Hate/Bias Motivated Conduct

Racial harassment, discrimination, and hate/bias motivated conduct in relation to the Student Code of Conduct

As part of Queen’s commitment to fostering a campus climate that celebrates and respects diversity, equity, and inclusivity, the Harassment and Discrimination Prevention and Response Policy and the corresponding changes to the Student Code of Conduct (the “Code”) came into effect on September 1, 2021.

The Code, since originally approved by the Board of Trustees, has included expectations for students to not engage in behaviour that would be considered harassing or discriminatory. For further clarity, the campus community was consulted on how the behavioural expectations related to Harassment and Discrimination could be enhanced and further align with the university’s values and expectations related to equity, diversity, inclusivity, and Indigeneity (EDII). The Code now includes Informational Commentary about Discrimination in Appendix A.

Queen’s commitment to addressing issues related to equity, diversity and inclusion is ongoing and anyone who experiences or witnesses harassment or discrimination is encouraged to disclose their experience. While the work to address Harassment and Discrimination on our campus continues, the following FAQs may be helpful in understanding how these issues relate to expectations under the Student Code of Conduct. For specific questions please feel free to contact us at studentconductoffice@queensu.ca.

How are racial harassment, discrimination, and hate/bias conduct addressed under the Student Code of Conduct?

Non-Academic Misconduct (NAM) refers to behaviours that violate the behavioural expectations outlined in the Code and supporting policies such as the Residence Community Standards, and the Athletic & Recreation Non-Academic Misconduct Policy.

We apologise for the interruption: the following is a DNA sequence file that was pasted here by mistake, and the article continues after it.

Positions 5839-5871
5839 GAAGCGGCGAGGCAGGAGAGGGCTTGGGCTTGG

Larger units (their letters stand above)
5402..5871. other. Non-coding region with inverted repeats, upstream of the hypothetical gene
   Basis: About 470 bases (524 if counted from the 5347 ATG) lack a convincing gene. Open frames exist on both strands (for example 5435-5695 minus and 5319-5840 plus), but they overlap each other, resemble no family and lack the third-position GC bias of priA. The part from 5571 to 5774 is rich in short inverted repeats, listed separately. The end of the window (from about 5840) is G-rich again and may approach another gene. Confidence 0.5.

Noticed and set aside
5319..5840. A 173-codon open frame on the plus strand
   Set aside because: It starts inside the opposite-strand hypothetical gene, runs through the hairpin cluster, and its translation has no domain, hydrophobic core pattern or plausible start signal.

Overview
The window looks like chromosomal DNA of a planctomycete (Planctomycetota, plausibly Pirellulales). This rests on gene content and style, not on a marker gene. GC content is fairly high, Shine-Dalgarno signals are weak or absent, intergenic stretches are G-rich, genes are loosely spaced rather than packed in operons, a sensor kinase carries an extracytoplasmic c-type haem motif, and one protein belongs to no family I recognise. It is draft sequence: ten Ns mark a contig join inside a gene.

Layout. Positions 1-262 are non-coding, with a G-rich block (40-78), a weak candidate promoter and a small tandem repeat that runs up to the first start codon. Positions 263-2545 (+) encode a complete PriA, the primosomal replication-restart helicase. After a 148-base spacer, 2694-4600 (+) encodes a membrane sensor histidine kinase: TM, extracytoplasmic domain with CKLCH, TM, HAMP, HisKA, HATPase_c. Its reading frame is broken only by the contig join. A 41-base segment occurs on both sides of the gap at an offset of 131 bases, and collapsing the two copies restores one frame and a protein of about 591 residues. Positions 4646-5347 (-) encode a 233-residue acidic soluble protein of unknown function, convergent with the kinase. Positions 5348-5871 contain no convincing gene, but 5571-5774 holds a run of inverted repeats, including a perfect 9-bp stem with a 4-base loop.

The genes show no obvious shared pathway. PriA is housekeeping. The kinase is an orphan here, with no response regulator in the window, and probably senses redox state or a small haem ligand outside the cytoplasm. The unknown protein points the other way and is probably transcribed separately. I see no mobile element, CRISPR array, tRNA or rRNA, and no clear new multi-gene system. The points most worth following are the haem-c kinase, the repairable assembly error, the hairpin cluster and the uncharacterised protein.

Within the Code, there are violations which may be used to address particular forms of racist behaviour. The Code prohibits Harassment, which includes discriminatory harassment, harassment by provocation or incitement, and hazing, and Discrimination by a Student Group, which may be used to address racial discrimination by a student group.

Racism, hate or bias may come into play when looking at other prohibited conduct under the Code, where there is evidence that this was a factor in the conduct. Other kinds of prohibited conduct where racism, hate or bias may be found to be a factor could include, but are not limited to Assault, Sexual Harassment, Hazing, and/or Vandalism.

If a protected ground under the Ontario Human Rights Code is found to have been a factor in misconduct, this will be considered an aggravating factor in the sanctioning process.

What might racial harassment, discrimination or hate/bias look like on campus?

Below you will find some scenarios that could be considered racial harassment, discrimination, or hate/bias motivated conduct under the Code.

Please note that these scenarios are illustrative only and are not meant to reflect the full spectrum of possible incidents of misconduct, nor the complexities that may arise in any given non-academic misconduct (NAM) process. These scenarios are fictional. They are not drawn from actual NAM cases, as the details of NAM cases are held in the strictest of confidence. Finally, these scenarios are concise, and readers are asked to remain mindful that all NAM processes are grounded in the principles of procedural fairness, which includes a thorough review and assessment of each formal report.